By Jonathan Cristaldi

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February 25, 2010 2 comments Articles & Reviews, By Jonathan Cristaldi

The Noble Rot (event): Fine Wine and a Home Cooked Meal with Cathy Erway

In a room full of winos, Jonny Cigar and nobleman Paul Fawell emerge victorius (Photo By: Laura Huben)

It may be February 25th today, but let me tell you: we had an event last week, on February 16th, and it shocked the wine-world. The reverberations of our event will be felt for the next century, lingering like a wine with an infinite finish, in clandestine circles where handsomely dressed men whisper ideas of wine to beautiful, elegant women, in high heels sipping Sancerre.

Author of the recently published “The Art of Eating In,” Cathy Erway, joined us for an event we dubbed, “Fine Wine and A Home Cooked Meal.” (I really wanted to call it “The Day Your Dachshund Spoke To Me in French,” but this might have caused confusion). Erway’s book is based on her blog “Not Eating Out In New York,” and is an absolute delight, and must-read.

Cathy prepared an array of tasty bites while Damian from Cabrini, along with Ted Wilson, of Noble House Wines, helped us rock a killer set of wines:

  • Noble Rot “Cocktail” Hour served up NV Cavas Hill Oro Brut Reserva ($10)
  • Hearts of palm crostini paired with Florian Mollet 2008 Sancerre*, ($18)
  • French feta, arugula and pomegranate pitzas paired with Rosenere 2008 “Drei Dona” Blanc di Rosenere ($14)
  • Honey soy-braised pork belly and shiitake cabbage rolls paired with Tarrawarra Estate 2004 Pinot Noir ($55)
  • Chocolate-dipped fig pops with ginger paired with Noceto Michelotti 2008 Moscato d’Asti ($19)

Some background on why we chose the pairings: The Cava was bone-dry, like my humor. The hearts of palm are close in taste to asparagus and you need a wine that can match those vegetal notes–Sancere, with its green grassy notes does the trick. The Rosenere was a blend of Sauvignon Blanc (which supplied more grassy notes, helping combat the arugula), Chardonnay (some oak to match the cheese) and some Malvasia for shits and giggles. Then there was the pork belly and with that we went with the Australian Pinot Noir, which had the acidic backbone to cut through the pork fat but the fruitiness and snootiness of cherry, plum, and truffle to pair well with the soy, honey, and shiitake. Hot damn! The Moscato, was simply magnificent and the right way to end this pairing extravaganza.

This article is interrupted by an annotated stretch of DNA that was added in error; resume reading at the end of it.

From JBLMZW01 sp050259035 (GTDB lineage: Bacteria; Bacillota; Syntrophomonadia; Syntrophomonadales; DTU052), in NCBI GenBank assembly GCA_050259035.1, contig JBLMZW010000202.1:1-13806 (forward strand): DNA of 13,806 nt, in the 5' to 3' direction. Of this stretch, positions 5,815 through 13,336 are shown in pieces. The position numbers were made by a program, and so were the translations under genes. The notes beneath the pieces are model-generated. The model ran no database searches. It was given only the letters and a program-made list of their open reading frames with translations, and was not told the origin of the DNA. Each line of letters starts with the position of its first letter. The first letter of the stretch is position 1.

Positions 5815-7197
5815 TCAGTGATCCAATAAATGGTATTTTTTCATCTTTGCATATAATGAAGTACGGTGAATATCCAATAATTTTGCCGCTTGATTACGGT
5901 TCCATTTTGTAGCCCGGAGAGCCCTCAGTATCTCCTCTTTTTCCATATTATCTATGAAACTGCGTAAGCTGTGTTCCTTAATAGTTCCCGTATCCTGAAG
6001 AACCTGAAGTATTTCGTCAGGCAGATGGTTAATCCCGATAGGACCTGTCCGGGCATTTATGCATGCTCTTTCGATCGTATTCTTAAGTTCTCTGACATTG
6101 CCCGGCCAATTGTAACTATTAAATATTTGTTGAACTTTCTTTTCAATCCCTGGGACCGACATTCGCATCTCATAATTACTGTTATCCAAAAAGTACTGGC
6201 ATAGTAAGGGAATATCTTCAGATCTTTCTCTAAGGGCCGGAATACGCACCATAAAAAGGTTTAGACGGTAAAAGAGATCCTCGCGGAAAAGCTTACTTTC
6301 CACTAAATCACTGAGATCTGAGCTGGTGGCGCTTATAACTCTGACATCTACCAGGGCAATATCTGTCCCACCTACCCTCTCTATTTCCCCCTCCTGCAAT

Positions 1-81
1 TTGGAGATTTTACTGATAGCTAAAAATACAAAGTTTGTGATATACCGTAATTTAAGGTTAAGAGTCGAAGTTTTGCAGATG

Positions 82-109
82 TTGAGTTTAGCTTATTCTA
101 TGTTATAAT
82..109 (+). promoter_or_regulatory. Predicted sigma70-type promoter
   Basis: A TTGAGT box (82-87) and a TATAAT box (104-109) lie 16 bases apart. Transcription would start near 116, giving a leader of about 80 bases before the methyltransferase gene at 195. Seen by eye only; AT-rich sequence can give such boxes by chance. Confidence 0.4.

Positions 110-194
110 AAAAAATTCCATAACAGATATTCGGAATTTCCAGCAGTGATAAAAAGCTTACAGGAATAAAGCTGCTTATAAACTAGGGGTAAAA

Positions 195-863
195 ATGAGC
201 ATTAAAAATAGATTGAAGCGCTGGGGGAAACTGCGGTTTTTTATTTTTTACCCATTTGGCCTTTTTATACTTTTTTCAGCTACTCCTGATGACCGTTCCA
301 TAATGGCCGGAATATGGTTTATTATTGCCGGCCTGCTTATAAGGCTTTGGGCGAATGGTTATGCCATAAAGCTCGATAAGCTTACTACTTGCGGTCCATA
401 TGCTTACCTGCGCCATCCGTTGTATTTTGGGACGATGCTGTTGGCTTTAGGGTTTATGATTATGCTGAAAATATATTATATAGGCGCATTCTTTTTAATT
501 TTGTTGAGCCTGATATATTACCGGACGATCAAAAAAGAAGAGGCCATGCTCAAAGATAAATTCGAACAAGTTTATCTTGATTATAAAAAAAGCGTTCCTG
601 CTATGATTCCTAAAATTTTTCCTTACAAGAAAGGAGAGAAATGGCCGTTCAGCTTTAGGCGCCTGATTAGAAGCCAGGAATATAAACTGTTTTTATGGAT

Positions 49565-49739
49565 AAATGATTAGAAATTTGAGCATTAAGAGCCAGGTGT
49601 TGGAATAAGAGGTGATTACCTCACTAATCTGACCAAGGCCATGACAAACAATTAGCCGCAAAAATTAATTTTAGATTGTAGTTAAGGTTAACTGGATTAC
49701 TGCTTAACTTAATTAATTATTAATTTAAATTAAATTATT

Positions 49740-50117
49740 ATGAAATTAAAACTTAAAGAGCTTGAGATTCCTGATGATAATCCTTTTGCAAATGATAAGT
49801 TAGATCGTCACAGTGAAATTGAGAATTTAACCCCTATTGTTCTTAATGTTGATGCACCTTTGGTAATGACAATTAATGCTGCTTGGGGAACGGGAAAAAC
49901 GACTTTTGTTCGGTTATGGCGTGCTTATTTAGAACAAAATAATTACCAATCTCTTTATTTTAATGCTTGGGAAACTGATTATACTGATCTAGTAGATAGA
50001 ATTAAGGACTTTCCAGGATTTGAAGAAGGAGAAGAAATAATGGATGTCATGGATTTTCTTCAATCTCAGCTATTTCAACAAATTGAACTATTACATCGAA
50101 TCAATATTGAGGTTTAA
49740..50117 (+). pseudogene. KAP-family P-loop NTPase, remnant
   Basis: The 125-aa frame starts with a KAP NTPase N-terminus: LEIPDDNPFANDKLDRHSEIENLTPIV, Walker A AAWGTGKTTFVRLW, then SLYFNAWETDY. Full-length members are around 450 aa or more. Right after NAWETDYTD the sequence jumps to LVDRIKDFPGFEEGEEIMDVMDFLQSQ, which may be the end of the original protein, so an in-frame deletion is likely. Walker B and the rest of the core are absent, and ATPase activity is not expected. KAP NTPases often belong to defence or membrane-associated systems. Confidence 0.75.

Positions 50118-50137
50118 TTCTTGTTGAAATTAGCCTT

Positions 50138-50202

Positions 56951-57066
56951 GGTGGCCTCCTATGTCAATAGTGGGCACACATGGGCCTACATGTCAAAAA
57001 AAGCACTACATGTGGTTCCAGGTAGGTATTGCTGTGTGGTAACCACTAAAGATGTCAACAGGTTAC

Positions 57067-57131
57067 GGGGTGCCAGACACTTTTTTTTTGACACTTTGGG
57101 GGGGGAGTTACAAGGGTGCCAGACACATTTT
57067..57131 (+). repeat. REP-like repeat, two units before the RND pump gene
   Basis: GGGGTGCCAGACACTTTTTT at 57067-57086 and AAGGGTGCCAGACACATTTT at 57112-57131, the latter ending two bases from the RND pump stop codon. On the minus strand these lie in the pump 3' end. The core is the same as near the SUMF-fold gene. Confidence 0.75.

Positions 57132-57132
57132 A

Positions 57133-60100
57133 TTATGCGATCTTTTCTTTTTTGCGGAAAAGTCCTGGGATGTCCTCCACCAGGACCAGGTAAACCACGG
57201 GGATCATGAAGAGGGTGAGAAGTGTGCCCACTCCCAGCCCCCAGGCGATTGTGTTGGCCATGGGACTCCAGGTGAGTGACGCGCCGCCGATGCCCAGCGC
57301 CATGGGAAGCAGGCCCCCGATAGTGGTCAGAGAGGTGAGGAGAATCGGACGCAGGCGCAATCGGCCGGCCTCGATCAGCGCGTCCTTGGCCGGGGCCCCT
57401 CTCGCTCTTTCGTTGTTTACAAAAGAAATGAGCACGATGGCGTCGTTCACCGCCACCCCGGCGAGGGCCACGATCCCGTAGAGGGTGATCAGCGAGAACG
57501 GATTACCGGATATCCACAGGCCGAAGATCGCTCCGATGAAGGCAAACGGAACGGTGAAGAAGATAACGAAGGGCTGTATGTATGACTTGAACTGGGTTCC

Hey, switching gears: just before writing this blog post, I returned from Sherry-Lehman with three bottles of Grgich Hills 2005 Cabernet Sauvignon, from Napa Valley and three French wines—can’t wait to uncork ’em.

Also, I was recently privy to this article in the SF Gate: I would urge you to read it, good reader, and be sure to let Ron know to read this blog. Also, tell him his friends are…and put this lightly…out of touch (then add): with Jonny’s blog. Then say: but seriously, they don’t get blogging. Then add: the way Jonny blogs. Give it five minutes and shout: I’m sick of all these individuals who think they can write about wine! Idiots! Morons! Fools! Then add: except for Jonny, because he’s a smart as a five-dollar jig.

Below, please enjoy photos from event. A special thanks to Nick Gray and to Elizabeth Stark for hosting our noble affair at their fantastically spacious apartment in Brooklyn. And if you don’t know Cathy Erway, get to know her buy seeking out “The Art of Eating In.”

Cathy Erway and a room full of Noble Rotters (Photo By: Laura Huben)

Cathy Erway reading from her book “Not Eating Out In New York” with Jonny Cigar looking on with approval (Photo By: Laura Huben)

Stardweller played a stary couple sets (Photo By: Laura Huben)

Noble House Wines (No pun intended) distributor, Ted Wilson (SVP), sampled the pork belly as Damian from Cabrini watched in shock and awe (Photo By: Laura Huben)

Brian Quinn featured in an ad for his upcoming film “Wine Country, Not God’s Country.” (Photo By: Laura Huben)

Pomegranate and Feta and Arugula Wow Wow – Thank you Cathy Erway! (Photo By: Laura Huben)

February 1, 2010 0 comments Articles & Reviews, By Jonathan Cristaldi

The Noble Rot (event): Covenant Winemaker, Jeff Morgan

Update: Jeff Morgan, who is featured below was the subject of a recent New York Times article by Jordan Mackay. Click here to read the article.